Tuesday, 26 November 2019

Ceisteanna (40)

James Browne

Ceist:

40. Deputy James Browne asked the Minister for Health the measures being taken to improve mental health services for adults and children with intellectual disabilities and for those with autism; and if he will make a statement on the matter. [49073/19]

Amharc ar fhreagra

Freagraí scríofa (Ceist ar Health)

The needs of adults and children with intellectual disabilities and autism are generally best met in services such as HSE Primary Care and HSE Disability services.

However, people may have mild, moderate or severe mental health difficulties in addition to their intellectual disability or autism, which can mean their treatment needs are more complex. The HSE service best suited to an individual patient is determined by the level of the intellectual disability and of the mental health difficulty.

The mental health policy, A Vision for Change, recommended the development of mental health intellectual disability (MHID) teams, to provide population-wide coverage and ensure fair and equal access to mental healthcare for people of all ages with an intellectual disability and autism.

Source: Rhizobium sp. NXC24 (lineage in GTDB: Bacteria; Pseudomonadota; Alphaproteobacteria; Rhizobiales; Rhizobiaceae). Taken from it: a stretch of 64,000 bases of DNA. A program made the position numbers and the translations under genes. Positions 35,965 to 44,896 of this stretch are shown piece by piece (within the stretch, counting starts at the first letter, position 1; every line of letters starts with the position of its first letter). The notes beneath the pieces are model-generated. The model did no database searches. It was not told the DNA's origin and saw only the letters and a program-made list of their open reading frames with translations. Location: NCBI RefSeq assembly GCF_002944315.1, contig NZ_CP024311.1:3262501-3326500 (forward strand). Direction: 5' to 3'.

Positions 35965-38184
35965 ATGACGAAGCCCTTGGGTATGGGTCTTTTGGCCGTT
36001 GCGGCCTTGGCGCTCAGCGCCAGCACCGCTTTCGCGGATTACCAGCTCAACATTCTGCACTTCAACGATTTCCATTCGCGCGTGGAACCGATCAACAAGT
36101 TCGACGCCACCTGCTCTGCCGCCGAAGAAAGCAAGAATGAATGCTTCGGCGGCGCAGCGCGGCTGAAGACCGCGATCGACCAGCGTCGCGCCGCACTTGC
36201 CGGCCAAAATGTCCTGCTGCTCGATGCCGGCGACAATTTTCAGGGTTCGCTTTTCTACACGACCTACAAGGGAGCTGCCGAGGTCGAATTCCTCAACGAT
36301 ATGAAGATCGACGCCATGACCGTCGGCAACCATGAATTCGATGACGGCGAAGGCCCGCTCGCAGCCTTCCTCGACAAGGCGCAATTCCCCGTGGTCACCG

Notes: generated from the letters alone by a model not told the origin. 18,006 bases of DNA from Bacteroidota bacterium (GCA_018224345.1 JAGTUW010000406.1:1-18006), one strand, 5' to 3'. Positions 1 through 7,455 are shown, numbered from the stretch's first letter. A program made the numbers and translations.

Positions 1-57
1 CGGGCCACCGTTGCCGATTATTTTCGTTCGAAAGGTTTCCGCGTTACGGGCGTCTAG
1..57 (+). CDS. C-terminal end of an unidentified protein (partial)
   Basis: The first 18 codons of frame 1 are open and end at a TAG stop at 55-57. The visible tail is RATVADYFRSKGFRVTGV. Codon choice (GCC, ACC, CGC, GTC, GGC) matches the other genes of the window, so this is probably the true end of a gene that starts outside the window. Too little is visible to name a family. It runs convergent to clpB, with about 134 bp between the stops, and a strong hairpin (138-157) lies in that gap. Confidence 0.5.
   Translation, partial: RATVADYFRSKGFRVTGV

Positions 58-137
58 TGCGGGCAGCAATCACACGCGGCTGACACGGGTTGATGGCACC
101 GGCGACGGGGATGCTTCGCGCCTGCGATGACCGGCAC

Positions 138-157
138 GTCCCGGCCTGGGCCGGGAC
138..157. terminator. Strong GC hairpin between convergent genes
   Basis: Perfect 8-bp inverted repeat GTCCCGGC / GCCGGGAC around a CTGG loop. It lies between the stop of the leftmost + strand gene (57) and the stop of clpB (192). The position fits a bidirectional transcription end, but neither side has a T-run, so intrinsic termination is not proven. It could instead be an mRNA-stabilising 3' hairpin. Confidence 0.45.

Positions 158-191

In 2017, the HSE’s national mental health service, in co-operation with social care services, initiated a new service improvement programme, to develop both adult and CAMHS MHID services nationally, and to further the operationalisation of A Vision for Change for this speciality.

Increased Government investment in mental health has enabled this person-centred MHID team model of care, to ensure consistent service delivery. This model is being adopted nationally and will augment existing mental health teams, as needed.

Since 2012, the Government has added €315 million to the mental health budget. This is an increase of 45% over this time. This investment has enabled the enhancement of specialist mental health services in areas such as MHID, eating disorders and ADHD.

A Vision for Change also recommended the development of acute beds and day hospital services for MHID treatment. 10 beds have been specifically dedicated for MHID in the new 170-bed state-of-the-art complex in Portrane, which will replace the Central Mental Hospital in Dundrum. The new facility will modernise the forensic mental health service in Ireland. The complex will also contain a 10 bedroom forensic child and adolescent mental health unit and a 30 bedroom intensive care rehabilitation unit will be co-located on the site.

Investment in acute MHID services will continue to be prioritised and developed as part of the HSE MHID service improvement programme, in conjunction with HSE social care and Section 38 and 39 voluntary agencies. The development of innovative acute treatment services including therapeutic respite for children with intellectual disabilities and significant mental health and behavioural support needs, will also be explored.

Questions Nos. 41 to 46, inclusive, answered orally.